Happy New Year shakes up men’s club of Bollywood

Actor Shah Rukh Khan attends a promotional event for the film “Happy New Year” in Mumbai.

Actor Shah Rukh Khan attends a promotional event for the film “Happy New Year” in Mumbai.

NEW DELHI: A record opening-day debut for a Bollywood film that happens to be directed by a woman is shaking up the men’s-only club of filmmakers in the list of India’s highest grossing movies.

Farah Khan’s new film, a heist caper that doubles as a song-and-dance extravaganza, is a rare blockbuster by a woman filmmaker in the Indian movie industry, the world’s largest by ticket sales. Two of Khan’s three previous films in the last decade were hits too, but not as big as “Happy New Year.”

The choreographer-turned-filmmaker said withstanding pressure from people who expect her to make a certain kind of cinema because of her gender is her biggest success.

“Nobody is expecting a 200 crore ($33 million) hit from a woman director, which in itself is very sad and very patronizing,” said Khan, whose recipe of breezy, entertaining cinema woos children and adults alike, but is panned by critics.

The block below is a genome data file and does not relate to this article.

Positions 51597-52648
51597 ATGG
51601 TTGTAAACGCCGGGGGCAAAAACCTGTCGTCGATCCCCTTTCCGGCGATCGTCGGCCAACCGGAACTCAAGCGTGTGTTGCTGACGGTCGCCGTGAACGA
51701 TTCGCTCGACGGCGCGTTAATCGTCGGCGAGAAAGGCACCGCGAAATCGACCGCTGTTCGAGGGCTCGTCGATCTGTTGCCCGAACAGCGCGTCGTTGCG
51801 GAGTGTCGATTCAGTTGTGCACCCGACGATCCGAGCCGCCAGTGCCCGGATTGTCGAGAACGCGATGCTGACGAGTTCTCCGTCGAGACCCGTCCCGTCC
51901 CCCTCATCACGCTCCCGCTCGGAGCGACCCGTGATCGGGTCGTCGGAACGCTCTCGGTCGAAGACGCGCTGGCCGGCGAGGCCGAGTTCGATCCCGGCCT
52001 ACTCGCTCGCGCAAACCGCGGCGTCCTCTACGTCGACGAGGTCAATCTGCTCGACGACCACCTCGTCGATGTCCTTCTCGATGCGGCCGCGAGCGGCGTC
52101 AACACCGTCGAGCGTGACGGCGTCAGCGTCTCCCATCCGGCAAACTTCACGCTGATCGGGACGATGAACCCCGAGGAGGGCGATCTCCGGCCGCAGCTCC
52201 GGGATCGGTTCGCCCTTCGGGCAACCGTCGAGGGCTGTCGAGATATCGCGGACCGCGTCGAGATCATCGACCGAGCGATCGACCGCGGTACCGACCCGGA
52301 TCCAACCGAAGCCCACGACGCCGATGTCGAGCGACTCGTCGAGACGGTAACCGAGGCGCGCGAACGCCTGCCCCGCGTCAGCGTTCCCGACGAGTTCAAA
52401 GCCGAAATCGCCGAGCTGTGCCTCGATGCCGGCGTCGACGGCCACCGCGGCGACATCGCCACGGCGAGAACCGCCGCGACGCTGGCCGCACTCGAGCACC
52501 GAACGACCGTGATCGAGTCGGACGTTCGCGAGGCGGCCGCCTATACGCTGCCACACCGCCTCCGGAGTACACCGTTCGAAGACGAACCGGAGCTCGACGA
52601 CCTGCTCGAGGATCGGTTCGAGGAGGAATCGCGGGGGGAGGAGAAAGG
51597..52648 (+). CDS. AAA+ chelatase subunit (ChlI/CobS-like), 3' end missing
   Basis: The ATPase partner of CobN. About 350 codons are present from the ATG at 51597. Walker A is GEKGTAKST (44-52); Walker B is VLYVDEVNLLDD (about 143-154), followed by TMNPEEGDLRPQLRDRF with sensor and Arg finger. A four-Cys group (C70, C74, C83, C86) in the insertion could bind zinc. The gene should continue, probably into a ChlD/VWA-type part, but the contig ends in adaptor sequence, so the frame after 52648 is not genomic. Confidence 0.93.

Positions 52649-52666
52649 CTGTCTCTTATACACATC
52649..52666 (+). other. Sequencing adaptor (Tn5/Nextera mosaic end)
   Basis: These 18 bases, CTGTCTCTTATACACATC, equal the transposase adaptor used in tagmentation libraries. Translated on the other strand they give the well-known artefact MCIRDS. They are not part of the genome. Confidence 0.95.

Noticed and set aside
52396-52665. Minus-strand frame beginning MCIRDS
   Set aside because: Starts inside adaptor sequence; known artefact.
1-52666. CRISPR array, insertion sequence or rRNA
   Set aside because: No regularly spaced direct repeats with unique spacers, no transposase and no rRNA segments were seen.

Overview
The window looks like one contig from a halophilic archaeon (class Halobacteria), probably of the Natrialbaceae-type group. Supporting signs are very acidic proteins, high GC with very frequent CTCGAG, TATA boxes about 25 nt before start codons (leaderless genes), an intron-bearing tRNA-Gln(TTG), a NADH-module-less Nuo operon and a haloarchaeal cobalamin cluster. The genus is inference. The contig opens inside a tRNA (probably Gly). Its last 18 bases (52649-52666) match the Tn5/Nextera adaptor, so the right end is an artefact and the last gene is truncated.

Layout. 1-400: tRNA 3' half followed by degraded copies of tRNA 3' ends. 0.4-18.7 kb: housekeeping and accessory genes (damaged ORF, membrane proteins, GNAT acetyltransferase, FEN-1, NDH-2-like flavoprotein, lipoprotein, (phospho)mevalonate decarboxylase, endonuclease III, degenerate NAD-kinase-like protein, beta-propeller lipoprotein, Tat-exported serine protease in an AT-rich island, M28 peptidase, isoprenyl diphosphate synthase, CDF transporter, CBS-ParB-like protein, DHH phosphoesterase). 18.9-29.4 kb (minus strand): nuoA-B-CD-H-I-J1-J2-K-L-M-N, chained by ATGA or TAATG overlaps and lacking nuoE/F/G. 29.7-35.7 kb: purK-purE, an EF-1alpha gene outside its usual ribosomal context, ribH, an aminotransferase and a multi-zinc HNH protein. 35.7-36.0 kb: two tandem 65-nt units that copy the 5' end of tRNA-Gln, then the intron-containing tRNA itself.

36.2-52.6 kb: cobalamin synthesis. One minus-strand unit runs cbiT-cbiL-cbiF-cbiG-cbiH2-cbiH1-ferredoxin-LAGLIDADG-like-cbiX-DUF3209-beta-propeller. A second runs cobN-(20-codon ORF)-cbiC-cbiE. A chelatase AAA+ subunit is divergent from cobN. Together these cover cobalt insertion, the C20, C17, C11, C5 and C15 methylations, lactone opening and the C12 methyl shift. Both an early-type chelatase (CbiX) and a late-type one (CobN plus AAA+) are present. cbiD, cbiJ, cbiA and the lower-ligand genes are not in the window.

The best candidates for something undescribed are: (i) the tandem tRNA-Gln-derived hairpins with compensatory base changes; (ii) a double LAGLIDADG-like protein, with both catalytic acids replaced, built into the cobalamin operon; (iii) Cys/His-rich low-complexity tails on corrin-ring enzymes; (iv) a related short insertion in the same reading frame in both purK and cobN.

“I hope more women come and break this record. I think it will help every woman who wants to go out and make a movie, if our movies end up making as much money as the male directors.”

Khan, 49, said she lived her dream with “Happy New Year,” having wanted to make the “biggest film you’ve seen in India.”

Her leading man Shah Rukh Khan, Bollywood’s most bankable star, headlines the film’s ensemble cast. In the film, Shah Rukh and his ragtag crew of loveable rogues worm their way into a global dance competition at a Dubai hotel, with their sights set on diamonds hidden in an underground vault at the venue.

Reviews have mostly been critical with Anupama Chopra writing in the Hindustan Times that “the desire to entertain overshadows everything else — script, character, coherence, narrative logic.”

But Khan is unfazed by criticism, saying she relies on her gut instinct while making movies that make her happy.

“Why should I take the pressure of making a movie that will only appeal to 10 people and not to 10 million people?” she said. “If the critics don’t like it, let them keep watching boring movies, what else can I say?“

Audiences seem to have lapped it up. Trade analyst Amod Mehra said “Happy New Year” had the “highest opening ever in the history of Indian cinema so far,” raking in around 440 million rupees ($7 million) in India when it was released on Oct. 24.

 
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